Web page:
Even the firmest barrier between journalist and subject—money—isn’t easy to uphold when sources who have so little provide so much of their time to a reporter. Kotlowitz splits all proceeds from the book with the boys, a decision he justifies because it couldn’t alter the story, since he made the arrangement after the book was published. But years later, Kotlowitz confronted the issue again, when a source of another potential book project asked for a share of the proceeds up front. “I called various writers and was amazed at the breadth of responses I got,” says Kotlowitz. “From somebody who said, ‘Absolutely no way. You’re going to have to turn your back on this project and move on,’ to a documentary filmmaker who said, ‘Hey Alex, grow up, if you’re not willing to do this you might as well get into another line of business.’ ” Ultimately, he abandoned the project.

Maintaining such barriers strains at what feels like acceptable human behavior—even if you’re following a codified set of ethics. While reporting his series on food stamps for The Washington Post, Eli Saslow provided the occasional meal for the people he was writing about. But the Post’s ethics policy required that he not intervene more. “My job is not to advocate, and I’m not there to feed people,” he says. “But it’s difficult sometimes. Maybe I’m spending all day with a family as their fridge is nearly empty, and as they’re trying to figure out what to do, and then I go back to my hotel and have a microbrew and take down notes about the day. There’s something about that that feels not quite satisfying, obviously, and a little bit not right.”

David Simon, creator of HBO’s The Wire, drew the line at exchanging any money for journalism during his years reporting on Baltimore’s drug-riddled neighborhoods for The Baltimore Sun. But while writing The Corner, a nonfiction book depicting the lives of drug dealers on a notorious corner of Fayette Street in the city, Simon massaged his stance when an addict started going through withdrawal. He’d been talking to Simon for three hours, instead of hustling money for his next hit.

“He throws up and I don’t know what to do,” says Simon. “I said, ‘You know, you gave me three hours of time, here’s $10.’ Knowing that he’s now going to go get high. I told him, ‘I’m not going to do it every time, but if you were the state senator from the 46th District and I was covering the legislature in Annapolis, and you gave me three hours to explain what was happening on Bill 76, I’d have bought you lunch and put it on the expense account.’ ” Simon pauses. “I don’t know? What’s the answer? Was I not supposed to get him high?”

By the time Sonia Nazario began reporting Enrique’s Journey, her Pulitzer Prize-winning narrative turned nonfiction book that follows a 17-year-old Honduran boy’s crossing into the United States to reunite with his mother, her ironclad standards about when it’s okay to intervene had shifted a bit. The “toothbrush incident,” as she calls it, had convinced her that if someone were in “imminent danger,” she would act to protect him.

As she prepared for the story, Nazario tried to think through what she would consider “imminent danger” for Enrique. In reality, though, she evaluated the challenges as they came. After two months, on Enrique’s eighth attempt to get to the border, he was tired and eating one meal a day. He was miserable, Nazario reasoned, but not facing any immediate threat. By the time they arrived in Mexico City, Enrique had to contact his mother. Nazario watched for two weeks as he desperately tried to come up with $10 to buy a phone card, washing cars for the cash. “I’ve got a cellphone in my purse the whole time. But I don’t offer it to him, because I felt that would change the course of his story,” she says.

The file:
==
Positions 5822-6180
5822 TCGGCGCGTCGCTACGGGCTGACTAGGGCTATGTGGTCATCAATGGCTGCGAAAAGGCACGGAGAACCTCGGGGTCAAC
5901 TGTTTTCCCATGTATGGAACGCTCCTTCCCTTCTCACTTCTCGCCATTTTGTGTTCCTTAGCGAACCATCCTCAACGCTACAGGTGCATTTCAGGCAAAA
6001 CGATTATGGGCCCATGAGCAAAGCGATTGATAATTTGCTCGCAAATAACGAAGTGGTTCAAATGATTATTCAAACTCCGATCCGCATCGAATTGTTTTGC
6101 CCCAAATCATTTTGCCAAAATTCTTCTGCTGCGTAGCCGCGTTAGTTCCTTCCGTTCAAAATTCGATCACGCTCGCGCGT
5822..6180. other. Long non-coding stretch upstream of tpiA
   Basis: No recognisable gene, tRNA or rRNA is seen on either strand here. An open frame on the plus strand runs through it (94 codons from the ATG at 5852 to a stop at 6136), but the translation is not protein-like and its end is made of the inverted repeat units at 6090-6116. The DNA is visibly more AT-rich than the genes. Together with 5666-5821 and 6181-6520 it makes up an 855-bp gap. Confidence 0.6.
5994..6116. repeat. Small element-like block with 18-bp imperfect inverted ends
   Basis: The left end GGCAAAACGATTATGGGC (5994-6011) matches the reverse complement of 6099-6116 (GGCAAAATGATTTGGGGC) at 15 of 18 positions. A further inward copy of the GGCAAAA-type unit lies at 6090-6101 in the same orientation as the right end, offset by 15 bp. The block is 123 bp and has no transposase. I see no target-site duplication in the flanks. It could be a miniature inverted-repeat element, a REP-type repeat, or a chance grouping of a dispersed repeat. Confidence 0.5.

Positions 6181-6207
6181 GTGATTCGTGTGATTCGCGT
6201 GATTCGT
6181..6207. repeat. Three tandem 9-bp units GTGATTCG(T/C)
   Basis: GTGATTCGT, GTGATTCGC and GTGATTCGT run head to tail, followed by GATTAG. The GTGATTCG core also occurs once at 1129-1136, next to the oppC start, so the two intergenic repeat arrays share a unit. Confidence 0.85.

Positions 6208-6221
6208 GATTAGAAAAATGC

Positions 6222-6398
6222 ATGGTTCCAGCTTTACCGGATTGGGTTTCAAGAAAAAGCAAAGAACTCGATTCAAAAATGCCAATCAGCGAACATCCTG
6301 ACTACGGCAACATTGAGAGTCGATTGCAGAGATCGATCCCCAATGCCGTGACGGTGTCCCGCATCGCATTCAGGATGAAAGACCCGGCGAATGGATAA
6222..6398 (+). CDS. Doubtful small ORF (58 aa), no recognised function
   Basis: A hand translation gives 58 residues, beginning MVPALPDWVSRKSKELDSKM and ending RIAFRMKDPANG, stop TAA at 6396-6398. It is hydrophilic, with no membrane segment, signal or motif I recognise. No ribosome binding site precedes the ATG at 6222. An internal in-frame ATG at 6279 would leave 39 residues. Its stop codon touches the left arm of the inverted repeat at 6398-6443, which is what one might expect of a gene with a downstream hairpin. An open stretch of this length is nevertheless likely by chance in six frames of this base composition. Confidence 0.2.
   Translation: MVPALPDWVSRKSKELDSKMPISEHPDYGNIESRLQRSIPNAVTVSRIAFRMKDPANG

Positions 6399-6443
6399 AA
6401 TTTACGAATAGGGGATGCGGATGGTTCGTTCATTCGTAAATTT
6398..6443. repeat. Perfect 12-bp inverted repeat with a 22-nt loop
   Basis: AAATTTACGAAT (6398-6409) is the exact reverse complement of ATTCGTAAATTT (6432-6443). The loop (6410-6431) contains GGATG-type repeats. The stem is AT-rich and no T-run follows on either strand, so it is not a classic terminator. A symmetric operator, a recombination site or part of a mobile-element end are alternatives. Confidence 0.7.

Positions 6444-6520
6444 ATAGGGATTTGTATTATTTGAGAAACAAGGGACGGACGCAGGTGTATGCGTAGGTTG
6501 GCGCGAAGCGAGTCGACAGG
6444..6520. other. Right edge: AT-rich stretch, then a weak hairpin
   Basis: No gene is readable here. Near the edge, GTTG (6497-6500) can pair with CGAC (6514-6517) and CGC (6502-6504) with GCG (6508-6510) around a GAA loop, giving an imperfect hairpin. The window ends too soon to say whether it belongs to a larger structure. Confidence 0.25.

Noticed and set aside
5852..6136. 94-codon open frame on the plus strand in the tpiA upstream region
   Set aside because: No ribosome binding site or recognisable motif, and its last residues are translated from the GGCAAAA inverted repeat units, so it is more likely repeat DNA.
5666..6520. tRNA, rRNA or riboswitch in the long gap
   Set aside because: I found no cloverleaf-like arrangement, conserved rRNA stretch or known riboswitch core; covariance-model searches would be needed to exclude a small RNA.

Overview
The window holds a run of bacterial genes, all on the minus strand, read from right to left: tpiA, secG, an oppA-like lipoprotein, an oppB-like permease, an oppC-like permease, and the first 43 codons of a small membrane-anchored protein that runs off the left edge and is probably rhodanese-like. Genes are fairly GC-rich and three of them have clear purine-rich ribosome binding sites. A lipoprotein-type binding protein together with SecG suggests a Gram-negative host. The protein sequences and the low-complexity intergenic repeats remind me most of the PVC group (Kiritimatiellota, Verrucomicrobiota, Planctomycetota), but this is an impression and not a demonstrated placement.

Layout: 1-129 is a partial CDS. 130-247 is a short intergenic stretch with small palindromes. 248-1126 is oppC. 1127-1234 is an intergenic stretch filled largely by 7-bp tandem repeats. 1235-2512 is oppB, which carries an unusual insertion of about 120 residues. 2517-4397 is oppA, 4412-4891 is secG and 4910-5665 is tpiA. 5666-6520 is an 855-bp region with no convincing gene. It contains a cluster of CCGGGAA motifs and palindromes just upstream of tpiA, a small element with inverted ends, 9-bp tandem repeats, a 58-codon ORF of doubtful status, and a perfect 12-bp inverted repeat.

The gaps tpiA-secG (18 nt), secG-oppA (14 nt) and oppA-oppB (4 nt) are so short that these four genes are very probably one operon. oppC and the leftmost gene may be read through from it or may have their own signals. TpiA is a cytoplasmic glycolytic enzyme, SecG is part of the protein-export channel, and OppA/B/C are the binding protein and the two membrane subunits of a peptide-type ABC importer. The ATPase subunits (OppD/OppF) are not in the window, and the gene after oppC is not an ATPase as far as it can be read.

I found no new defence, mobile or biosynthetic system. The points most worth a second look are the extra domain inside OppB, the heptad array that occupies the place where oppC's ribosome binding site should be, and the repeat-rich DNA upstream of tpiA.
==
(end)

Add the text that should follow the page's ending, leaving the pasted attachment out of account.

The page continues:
Nazario also declined to help other people along the way. Every day, 30 or 40 people would ask her for food, and mostly she said no. Part of her reasoning was practical—she couldn’t feed everyone, and she worried that if she started to help, she would be mobbed for money and food. Still, making those decisions wasn’t easy. “I think that every day those decisions are a gray area. Is this person miserable, or in imminent danger? Are there safety nets? Are there other people they can go to for help?” she says.

Kotlowitz respects Nazario’s rigorous approach to her stories but ultimately disagrees with it. It is a debate the two reporters, who worked together at the Journal, have had many times over the years. “I would have let him use [my cellphone],” says Kotlowitz. “There wouldn’t have been any question about it.” In his estimation, letting Enrique use her cellphone wouldn’t have changed readers’ understanding of the fundamental difficulty of his journey, especially in an age when such interventions can be explained in footnotes or announced in the first person.

But that’s one journalist’s opinion. David Simon called Nazario’s ethics “pretty astonishing and admirable.” He added: “That’s more discipline than I would’ve had, but I’m not saying I’m right. In some ways, I’m sure I’m not right.”

The reality is that for all the efforts journalists make to avoid influencing their subjects, the most meaningful realms of influence are beyond the reach of any reporter. It’s a lesson Simon learned when one of the subjects in The Corner, a man named Gary McCullough, died of an overdose while Simon was writing the book. “So you’re there, you’re in the world, you’ve got your notepad,” says Simon. “If you say something, if you do something, how do you know that the outcome of your book is truly the outcome of your book? I guess you don’t, and nothing’s pure. But Gary McCullough taught me the vanity of thinking that just because some middle-class white dude showed up in your neighborhood with a notepad, and he’s a good listener, that it changes anything. If there was anyone I would’ve done things for—and did do things for—it was Gary. And it didn’t matter.” 

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Alexis Fitts and Nicola Pring Alexis Sobel Fitts is a CJR assistant editor, and Nicola Pring is a former CJR intern